Daniel Creech: Yeah. The big takeaway for me on this and why everybody should be excited is because this would just show… This is just a great present example of how innovation, capital and freedom leads to solving a problem or producing something of value that people want. China has crackdowns. A lot of the mining was going over there because it was cheaper back then to mine. They shut that down. They move operations. They go to a friendly area.
Daniel Creech: They’re using more efficient energy to not only scale, but to make a profit. Everything is driven by profit and that’s a good thing because that’s where charitable acts come from. This is just another amazing story of capitalism and it’s involving in front of our eyes. That’s something to be excited about that we get to experience that.
Frank Curzio: You bring up a good thing, and we’ll end on this. You always want to look when there’s negative news on something, it can be positive for someone else. I think the negative news of Southwest is going to result in more people going to Delta, because if you listened to the stories of these people that had to pay over $2,000 to change their flights, they’re really pissed off.
Frank Curzio: There was massive delays, they had to stay at hotels. They got stuck in airports. You know what, if that’s me, I’m not using Southwest anymore. When you see China say, “We’re banning crypto,” you need miners. So, what are they going to do? A lot of them are coming to the US, the companies we recommend that are in the US, but that’s how you should always look at stories, negative or positive.
Frank Curzio: There’s usually companies that are going to benefit and other companies that aren’t. For me, you’ll see three or four stocks. I think it occurs in your research advisory portfolio that game changes, where the government made a specific change that created a huge tailwind for a certain company because they were in a certain industry and they’re restricting a lot of small players, right?
Frank Curzio: So, you always want to look for that advantage because that could result in tons and tons of more business going into another name when you see bad news. The miners in China, it’s great for US-based miners, and that’s what I would focus on going through earnings season. Pay attention to what the CEOs are saying, what the comments are, the geographies, what’s doing well.
Frank Curzio: You can always find tons of ideas, not necessarily the idea of the conference call that you’re listening to, whatever large cap that is. But you can listen to that and trust me, you’ll have so many different ideas in different areas with your research and find better names. That’s why I love earning season, and it’s officially here.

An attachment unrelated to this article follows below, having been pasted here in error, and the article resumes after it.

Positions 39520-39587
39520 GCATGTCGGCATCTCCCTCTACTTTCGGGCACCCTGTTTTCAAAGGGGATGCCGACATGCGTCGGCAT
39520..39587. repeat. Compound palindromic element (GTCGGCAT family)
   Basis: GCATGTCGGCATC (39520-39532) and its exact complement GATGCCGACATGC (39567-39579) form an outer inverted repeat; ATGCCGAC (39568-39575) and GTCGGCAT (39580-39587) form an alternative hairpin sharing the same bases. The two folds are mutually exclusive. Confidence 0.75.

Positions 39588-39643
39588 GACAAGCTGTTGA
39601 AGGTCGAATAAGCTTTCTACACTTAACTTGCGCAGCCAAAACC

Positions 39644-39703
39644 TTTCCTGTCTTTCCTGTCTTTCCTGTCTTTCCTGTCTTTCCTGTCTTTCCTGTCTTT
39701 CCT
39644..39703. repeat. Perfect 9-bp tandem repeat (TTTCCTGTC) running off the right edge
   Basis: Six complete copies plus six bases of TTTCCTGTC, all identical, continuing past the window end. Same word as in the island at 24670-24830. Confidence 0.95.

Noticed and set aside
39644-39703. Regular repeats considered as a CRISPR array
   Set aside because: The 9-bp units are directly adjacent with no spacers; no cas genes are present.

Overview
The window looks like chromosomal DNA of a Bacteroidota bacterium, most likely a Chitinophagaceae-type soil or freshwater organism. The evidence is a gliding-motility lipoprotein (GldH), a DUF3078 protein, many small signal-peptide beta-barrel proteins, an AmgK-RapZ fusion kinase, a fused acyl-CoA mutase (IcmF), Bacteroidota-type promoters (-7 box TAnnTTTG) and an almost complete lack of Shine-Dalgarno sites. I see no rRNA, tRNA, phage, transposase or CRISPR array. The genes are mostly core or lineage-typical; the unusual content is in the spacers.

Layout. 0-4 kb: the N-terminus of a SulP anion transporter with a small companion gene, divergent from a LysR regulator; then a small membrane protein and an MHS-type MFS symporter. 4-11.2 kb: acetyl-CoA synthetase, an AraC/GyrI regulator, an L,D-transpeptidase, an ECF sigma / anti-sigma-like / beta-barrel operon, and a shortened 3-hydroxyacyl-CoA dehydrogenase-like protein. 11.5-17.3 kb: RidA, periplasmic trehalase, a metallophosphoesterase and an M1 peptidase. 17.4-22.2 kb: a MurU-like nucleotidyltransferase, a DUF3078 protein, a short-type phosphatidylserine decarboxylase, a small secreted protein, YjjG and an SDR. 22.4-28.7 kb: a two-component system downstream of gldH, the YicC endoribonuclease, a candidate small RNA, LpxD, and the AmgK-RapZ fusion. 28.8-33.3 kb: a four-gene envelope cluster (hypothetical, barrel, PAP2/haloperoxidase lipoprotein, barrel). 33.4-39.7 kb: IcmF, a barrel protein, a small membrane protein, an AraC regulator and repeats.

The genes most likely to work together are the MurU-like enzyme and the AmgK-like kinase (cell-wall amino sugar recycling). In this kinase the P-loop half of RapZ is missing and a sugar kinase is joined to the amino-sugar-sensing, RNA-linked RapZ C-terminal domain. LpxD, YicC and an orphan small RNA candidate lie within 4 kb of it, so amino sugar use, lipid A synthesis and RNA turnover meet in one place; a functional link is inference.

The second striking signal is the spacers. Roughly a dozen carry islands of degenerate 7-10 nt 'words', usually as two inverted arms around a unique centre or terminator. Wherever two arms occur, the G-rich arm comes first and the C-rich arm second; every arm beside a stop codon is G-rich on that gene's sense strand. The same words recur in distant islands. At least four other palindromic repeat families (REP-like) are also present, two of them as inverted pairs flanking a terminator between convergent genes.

Frank Curzio: Daniel, any last comments?
Daniel Creech: No. Cheers.
Frank Curzio: That’s it?
Daniel Creech: Good time.
Frank Curzio: Good time. Earning season, busy.
Daniel Creech: Yeah, I know.
Frank Curzio: If you are subscribed to any of our portfolios, expect lots of updates over the next couple of weeks, as all of our companies are going to be reporting, which is really cool. Daniel, thanks so much for coming on. I really appreciate it.
Daniel Creech: All right.
Frank Curzio: One last note here, guys. The first Big Money Trader that the beta version is out. This goes to our Curzio One members, which have access to everything. But they get the chance to take a first look at all of our new products and give us feedback before we launch, which includes a couple of early trays. This is going to be written by Luke Downey. This is back-end newsletter. Somewhat, I’m a huge fan of. I’m going to have them on probably in a couple of weeks on the podcast. It’s similar philosophy to his current with The Big Money Report, except there’s going to be a lot more trading.
Frank Curzio: We use a system that track the big money and gets it alongside, not after. They’re doing fantastic. He’s got a great track record. He’s been doing this for a very long time. Every one of his subscribers has been incredibly impressed. I won’t say everyone, but I would say 98%. Using this system, he’s able to get in and out very quickly, in and out of these positions.
Frank Curzio: I’m excited for this newsletter. He’s excited to write it and we’re going to launch it pretty soon. Right now, the beta versions go out first and we will have two or three of those. Those go to Curzio One members. Let us know how you feel. Again, that’s a premium membership here and really cool. Just came out with that first issue. I read it, it’s awesome. Just explaining exactly what it was going to do. A couple of new recommendations. Really cool stuff, but we want to hear from you and that product’s going to be launching really soon.
Frank Curzio: That’s our first new product in a long time. We’re really excited to launch that, our first back-end product, a new backend product in a long time. So, I’ll report back to you with stuff, where I always try to discount products as much as I can to our listeners, of course, to our subscribers. So, we’ll figure that out when it comes around, but really excited to launch this product, which you’ll probably see in about two weeks.
Frank Curzio: You’ll get emails from me. I’ll be mentioning it on the podcast if you are interested. Okay, guys. That’s it for me. Really appreciate all the support. And I’ll see you guys tomorrow. Take care.